The San Jose Sharks have been a notoriously cruel tease, and that has been true even before they gakked up that 3-0 lead to Los Angeles in 2014.
But the Stanley Cup Playoffs have always been a stay-in-the-moment kind of thing, a yesterday’s-result-is-unconnected-to-tomorrow’s phenomenon going back decades.
In other words, their 2-0 lead on the Anaheim Ducks heading back to San Jose for Games 3 and 4 of their first-round series isn’t yet a thing, because the NHL is, well, the NHL.
That said, being up 2-0 in the first round and going back home has an 82 percent chance of said team winning the series, so it is still much preferable to the rise-from-the-slab bogey men that occasionally crop up in these scenarios.
Besides, San Jose has been better in both games because San Jose has been truer to its core values than Anaheim. More blocked shots, better discipline, and an urgency to protect goaltender Martin Jones so that the discrepancies between him and Anaheim’s John Gibson are minimized – they have all added up to put the Sharks in a firmly dominant position, one which frankly most observers hadn’t expected.
So far, home teams are 12-4 through the first two sets of games, and the Sharks have two of those four. They have been faster and more skilled, and even playing at a faster pace than the Ducks are used to allowing. As a result, Evander Kane made his mark in Game 1 and the rest of the team had better luck finding the seams in the Anaheim defense in Game 2. Defensively, they have properly neutralized Ryan Getzlaf and Rickard Rakell and left Corey Perry to headhunt, as he did with Melker Karlsson late in Game 2. Plus, they have blocked nearly 30 percent of Anaheim’s shot attempts and given Jones clear looks at most of what has leaked through.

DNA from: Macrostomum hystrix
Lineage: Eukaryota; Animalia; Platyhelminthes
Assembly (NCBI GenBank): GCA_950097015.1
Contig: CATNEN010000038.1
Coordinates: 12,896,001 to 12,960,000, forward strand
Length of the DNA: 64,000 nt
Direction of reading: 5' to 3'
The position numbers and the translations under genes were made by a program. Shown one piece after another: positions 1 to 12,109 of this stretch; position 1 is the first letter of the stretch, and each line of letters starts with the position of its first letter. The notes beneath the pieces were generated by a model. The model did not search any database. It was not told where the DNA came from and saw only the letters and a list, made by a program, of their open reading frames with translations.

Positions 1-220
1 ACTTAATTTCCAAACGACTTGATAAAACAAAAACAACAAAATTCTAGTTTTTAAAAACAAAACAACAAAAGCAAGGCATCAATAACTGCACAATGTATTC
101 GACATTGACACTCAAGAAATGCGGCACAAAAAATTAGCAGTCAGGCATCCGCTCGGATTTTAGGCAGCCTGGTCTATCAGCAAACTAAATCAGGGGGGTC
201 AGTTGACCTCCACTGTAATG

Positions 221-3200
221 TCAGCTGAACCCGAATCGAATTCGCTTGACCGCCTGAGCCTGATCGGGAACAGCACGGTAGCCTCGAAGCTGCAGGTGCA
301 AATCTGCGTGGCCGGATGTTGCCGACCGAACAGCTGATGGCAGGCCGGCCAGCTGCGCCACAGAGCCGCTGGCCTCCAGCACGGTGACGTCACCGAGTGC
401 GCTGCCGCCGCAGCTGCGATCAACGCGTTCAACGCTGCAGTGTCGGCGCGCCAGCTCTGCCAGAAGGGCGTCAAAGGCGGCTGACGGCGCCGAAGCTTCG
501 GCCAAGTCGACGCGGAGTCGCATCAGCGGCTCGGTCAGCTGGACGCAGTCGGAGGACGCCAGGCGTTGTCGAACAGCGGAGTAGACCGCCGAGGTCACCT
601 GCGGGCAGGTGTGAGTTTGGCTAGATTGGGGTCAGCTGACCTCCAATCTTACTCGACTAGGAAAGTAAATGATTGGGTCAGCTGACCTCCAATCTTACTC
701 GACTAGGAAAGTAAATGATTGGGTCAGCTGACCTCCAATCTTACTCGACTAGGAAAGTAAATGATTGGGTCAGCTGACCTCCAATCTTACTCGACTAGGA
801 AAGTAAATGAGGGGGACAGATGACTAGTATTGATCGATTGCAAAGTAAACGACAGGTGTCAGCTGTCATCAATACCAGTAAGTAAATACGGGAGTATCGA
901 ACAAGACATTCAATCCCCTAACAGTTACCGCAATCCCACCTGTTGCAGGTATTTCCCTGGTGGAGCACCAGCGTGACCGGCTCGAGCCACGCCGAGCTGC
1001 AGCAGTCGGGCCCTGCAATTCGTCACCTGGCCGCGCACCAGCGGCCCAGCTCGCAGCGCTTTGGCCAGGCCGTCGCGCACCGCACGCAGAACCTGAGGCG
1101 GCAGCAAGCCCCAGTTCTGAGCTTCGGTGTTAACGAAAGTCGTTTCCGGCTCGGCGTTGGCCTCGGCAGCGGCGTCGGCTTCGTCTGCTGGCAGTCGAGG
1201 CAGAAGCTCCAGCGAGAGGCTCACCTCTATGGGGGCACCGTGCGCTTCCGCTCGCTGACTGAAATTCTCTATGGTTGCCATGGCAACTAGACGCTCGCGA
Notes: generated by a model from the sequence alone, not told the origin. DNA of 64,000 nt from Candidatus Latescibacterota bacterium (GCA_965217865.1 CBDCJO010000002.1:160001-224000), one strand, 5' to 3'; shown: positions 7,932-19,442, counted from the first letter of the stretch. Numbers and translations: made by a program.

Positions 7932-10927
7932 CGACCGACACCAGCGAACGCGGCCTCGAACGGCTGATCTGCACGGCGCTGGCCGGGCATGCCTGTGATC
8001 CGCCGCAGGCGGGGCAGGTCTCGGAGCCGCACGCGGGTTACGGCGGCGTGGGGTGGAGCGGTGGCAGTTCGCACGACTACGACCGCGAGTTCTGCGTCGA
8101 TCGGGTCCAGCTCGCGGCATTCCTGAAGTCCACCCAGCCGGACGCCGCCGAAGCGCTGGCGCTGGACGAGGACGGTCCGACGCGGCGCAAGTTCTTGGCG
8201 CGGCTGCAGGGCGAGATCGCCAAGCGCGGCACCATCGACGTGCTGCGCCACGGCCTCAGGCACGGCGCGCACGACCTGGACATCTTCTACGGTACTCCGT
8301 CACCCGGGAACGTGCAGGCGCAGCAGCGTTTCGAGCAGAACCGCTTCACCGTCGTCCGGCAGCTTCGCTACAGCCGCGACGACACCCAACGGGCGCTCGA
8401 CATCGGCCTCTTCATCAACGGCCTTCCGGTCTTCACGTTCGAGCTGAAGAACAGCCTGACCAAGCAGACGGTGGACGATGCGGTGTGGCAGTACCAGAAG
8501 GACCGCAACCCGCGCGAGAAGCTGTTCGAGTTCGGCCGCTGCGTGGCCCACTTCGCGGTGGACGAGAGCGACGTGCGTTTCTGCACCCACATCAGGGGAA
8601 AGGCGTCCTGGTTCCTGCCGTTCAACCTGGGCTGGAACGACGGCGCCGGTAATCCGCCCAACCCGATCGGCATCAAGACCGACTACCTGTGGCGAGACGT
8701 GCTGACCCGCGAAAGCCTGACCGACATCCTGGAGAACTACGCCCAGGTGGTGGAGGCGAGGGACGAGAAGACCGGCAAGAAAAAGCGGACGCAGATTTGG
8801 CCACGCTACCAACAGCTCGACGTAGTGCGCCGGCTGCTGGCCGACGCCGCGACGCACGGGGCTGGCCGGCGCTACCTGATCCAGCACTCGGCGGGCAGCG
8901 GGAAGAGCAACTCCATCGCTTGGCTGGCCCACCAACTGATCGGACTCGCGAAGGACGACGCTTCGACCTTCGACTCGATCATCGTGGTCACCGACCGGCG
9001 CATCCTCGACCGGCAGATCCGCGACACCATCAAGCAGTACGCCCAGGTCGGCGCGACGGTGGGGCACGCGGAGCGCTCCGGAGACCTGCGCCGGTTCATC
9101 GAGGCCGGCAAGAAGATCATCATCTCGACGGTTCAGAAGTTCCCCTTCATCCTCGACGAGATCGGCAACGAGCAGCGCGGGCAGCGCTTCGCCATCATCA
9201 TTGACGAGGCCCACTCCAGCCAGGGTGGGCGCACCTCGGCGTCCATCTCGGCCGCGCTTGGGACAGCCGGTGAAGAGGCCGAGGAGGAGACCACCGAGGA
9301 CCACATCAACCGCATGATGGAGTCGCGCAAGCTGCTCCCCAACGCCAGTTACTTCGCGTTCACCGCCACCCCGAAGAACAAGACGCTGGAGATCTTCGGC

All this means is that once again we have fallen victim to recency bias. The Ducks played better down the stretch than the Sharks, even stealing a home ice advantage the Sharks should have had nailed down with a week to go. Gibson has been left to do too much and as a result has not been able to do enough, and the Sharks have been winning all the time and space battles in front of him.
Instead, the Sharks are in an even better situation now than if they had gone up 2-0 and then had to head to Anaheim, and can, if they wish to tempt fate, start prepping for the Vegas Wonder Children – which would be tempting fate twice.
You see, the NHL has a funny way of treating those who have tabulated the hen prematurely, and the biggest threat to San Jose is its own complacency, which has historically been more of a problem than seems reasonable. But having established that they are better than Anaheim in its current state, the Sharks ought to be able to finish the work – maybe in six games, because four would be, again, tempting a fate that has never been terribly kind to San Jose.
So there’s that. The Sharks have been among the postseason’s most impressive teams so far (behind Boston, to be sure, and Winnipeg and Nashville as well), but finishing is what their history says is their failing, so they have to kick history in the ass a bit.
They seem in just the mood to do it.